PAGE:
Ontario Minimum Wage Is Increasing October 1, 2020

Minimum wage Ontario increasing October 1, 2020Minimum wage is increasing across all provinces and territories across Canada starting October 1st, 2020. In Ontario, the general minimum wage will rise from $14.00 to $14.25 per hour, which marks our first minimum wage increase since January 2018. Minimum wage is the lowest wage an employer can pay an employee.

The upcoming increase is part of the government’s commitment to tie minimum wage to inflation, this year, being the Ontario Consumer Price Index for 2020, which has been solidified in the Making Ontario Open for Business Act (the “Act”). Steady and predictable increases are meant to offer both employers and workers certainty and room for growth.

Minimum wage varies significantly across Canada. Ontario has the fourth highest minimum wage rate after Nunavut, Alberta, and British Columbia. As of October 1, 2020, Nunavut’s general minimum wage will be $16.00 per hour, and Saskatchewan will have the lowest at $11.45 per hour. This variance significantly affects workers’ quality of life and has also been subject to much political debate.

Who Will See an Increase in Pay?

In Ontario, in addition to the general minimum wage increase, students, servers, hunting and fishing guides, wilderness guides, and homeworkers will also see an increase to their minimum pay. The following chart compares minimum wage increases from October 1, 2017 to September 30, 2021 regarding these abovementioned categories.

Minimum wage rate Description Rates from October 1, 2017 to December 31, 2017 Rates from January 1, 2018 to September 30, 2020 Rates from October 1, 2020 to September 30, 2021
General minimum wage Applies to most employees. $11.60 hourly $14.00 hourly $14.25 hourly
Student minimum wage Students under age 18 who work 28 hours per week or less when school is in session or work during a school break or during summer holidays. $10.90 hourly $13.15 hourly $13.40 hourly
Liquor servers minimum wage Applies to most employees who serve liquor directly to customers, guests, members or patrons in licensed premises and who regularly receive tips or gratuities. $10.10 hourly $12.20 hourly $12.45 hourly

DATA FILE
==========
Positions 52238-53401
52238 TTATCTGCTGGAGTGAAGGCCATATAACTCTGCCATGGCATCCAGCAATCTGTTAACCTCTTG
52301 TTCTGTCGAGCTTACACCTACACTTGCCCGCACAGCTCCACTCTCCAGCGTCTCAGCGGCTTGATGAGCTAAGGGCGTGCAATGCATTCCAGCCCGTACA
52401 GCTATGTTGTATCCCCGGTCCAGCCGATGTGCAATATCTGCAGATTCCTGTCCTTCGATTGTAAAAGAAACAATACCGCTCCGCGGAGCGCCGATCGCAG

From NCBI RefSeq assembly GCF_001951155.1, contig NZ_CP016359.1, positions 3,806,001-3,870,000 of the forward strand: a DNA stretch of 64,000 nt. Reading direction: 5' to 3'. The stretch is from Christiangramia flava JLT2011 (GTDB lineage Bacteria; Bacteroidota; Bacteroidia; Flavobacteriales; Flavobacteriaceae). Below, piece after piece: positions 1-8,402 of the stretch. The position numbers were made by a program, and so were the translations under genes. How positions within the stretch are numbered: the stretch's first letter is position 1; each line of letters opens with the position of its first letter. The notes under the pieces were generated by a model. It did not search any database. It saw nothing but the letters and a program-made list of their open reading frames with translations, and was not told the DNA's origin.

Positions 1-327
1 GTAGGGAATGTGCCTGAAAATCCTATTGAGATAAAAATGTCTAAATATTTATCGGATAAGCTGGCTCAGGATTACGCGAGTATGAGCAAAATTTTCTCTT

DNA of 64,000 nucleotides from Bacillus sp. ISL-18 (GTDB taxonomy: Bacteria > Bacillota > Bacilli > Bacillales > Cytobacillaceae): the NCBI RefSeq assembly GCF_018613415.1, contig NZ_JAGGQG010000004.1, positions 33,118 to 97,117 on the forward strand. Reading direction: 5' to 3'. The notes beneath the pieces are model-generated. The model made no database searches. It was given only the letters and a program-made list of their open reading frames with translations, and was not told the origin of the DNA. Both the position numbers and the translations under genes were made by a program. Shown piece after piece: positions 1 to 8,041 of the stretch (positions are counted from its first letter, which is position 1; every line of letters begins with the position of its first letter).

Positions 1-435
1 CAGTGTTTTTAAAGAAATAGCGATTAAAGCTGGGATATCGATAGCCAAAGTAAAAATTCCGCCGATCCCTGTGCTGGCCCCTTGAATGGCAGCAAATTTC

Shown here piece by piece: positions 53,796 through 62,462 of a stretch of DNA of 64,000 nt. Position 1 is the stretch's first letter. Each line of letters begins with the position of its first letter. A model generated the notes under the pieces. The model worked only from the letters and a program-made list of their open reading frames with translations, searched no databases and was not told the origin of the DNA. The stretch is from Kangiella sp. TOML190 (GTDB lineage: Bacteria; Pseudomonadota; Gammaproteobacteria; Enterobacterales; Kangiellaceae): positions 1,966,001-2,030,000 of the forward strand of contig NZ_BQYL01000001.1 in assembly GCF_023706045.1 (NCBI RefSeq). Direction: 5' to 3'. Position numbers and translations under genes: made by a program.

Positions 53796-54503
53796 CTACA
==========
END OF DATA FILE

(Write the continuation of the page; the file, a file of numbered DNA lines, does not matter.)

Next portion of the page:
Hunting and fishing guides minimum wage Based on blocks of time instead of hourly. Receive a minimum for working less than five consecutive hours in a day and a different amount for working five or more hours in a day. $58.00 for less than 5 consecutive hours per day

$116 for five or more hours per day

$70.00 less than 5 consecutive hours per day

$140.00 for five or more hours per day

$71.30 less than 5 consecutive hours per day

$142.60 for five or more hours per day

Homeworkers wage Employees who do paid work in their homes (answering phone calls for a call centre, sewing clothes for a manufacturer, etc.) $12.80 hourly $15.40 hourly $15.70 hourly
Wilderness guides minimum wage A person who guides, teaches, or assists a person or people while engaged in activities in a wilderness environment (canoeing, hiking, horseback riding, etc.) N/A June 3, 2019 to September 30, 2020:

$70.00 less than 5 consecutive hours per day

$140.00 for five or more hours per day

$71.30 less than 5 consecutive hours per day

$142.60 for five or more hours per day

Other Considerations To Minimum Wage – Commission, Room and Board, and “Three Hour Rule”

Some employees’ wages are based on part or full commission. Their compensation must at least amount to the minimum wage the employee has worked hourly.

For example, if Sean worked 32 hours and was paid a commission of $200.00, the new minimum wage for Sean would be $14.25 hourly. Sean would be owed the difference between his commission pay ($200.00) and minimum wage ($456.00). His employer would owe him $256.00 before deductions.

Regarding room and board, the Ontario government has set out maximums that an employer can deem as paid wages, and the employee must have received meals and occupied the room. See more about how provision of room and board affects minimum wage.

For employees sent home after working less than three hours, a “three hour rule” has been created: if the employee regularly works more than three hours per day and the above applies, they must be paid whichever is highest:

  • Three hours at their regular rate of pay or
  • The amount they earned for the time worked and wages equal to the employee’s regular wage for the remainder of the three hours.

See more about employees sent home after working less than three hours: the “three hour rule”.

Monkhouse Law specializes in employment law. Are you in a situation where you need help navigating this area, or have you lost your job? It is important to get good legal advice. We offer free 30-minute phone consultations.

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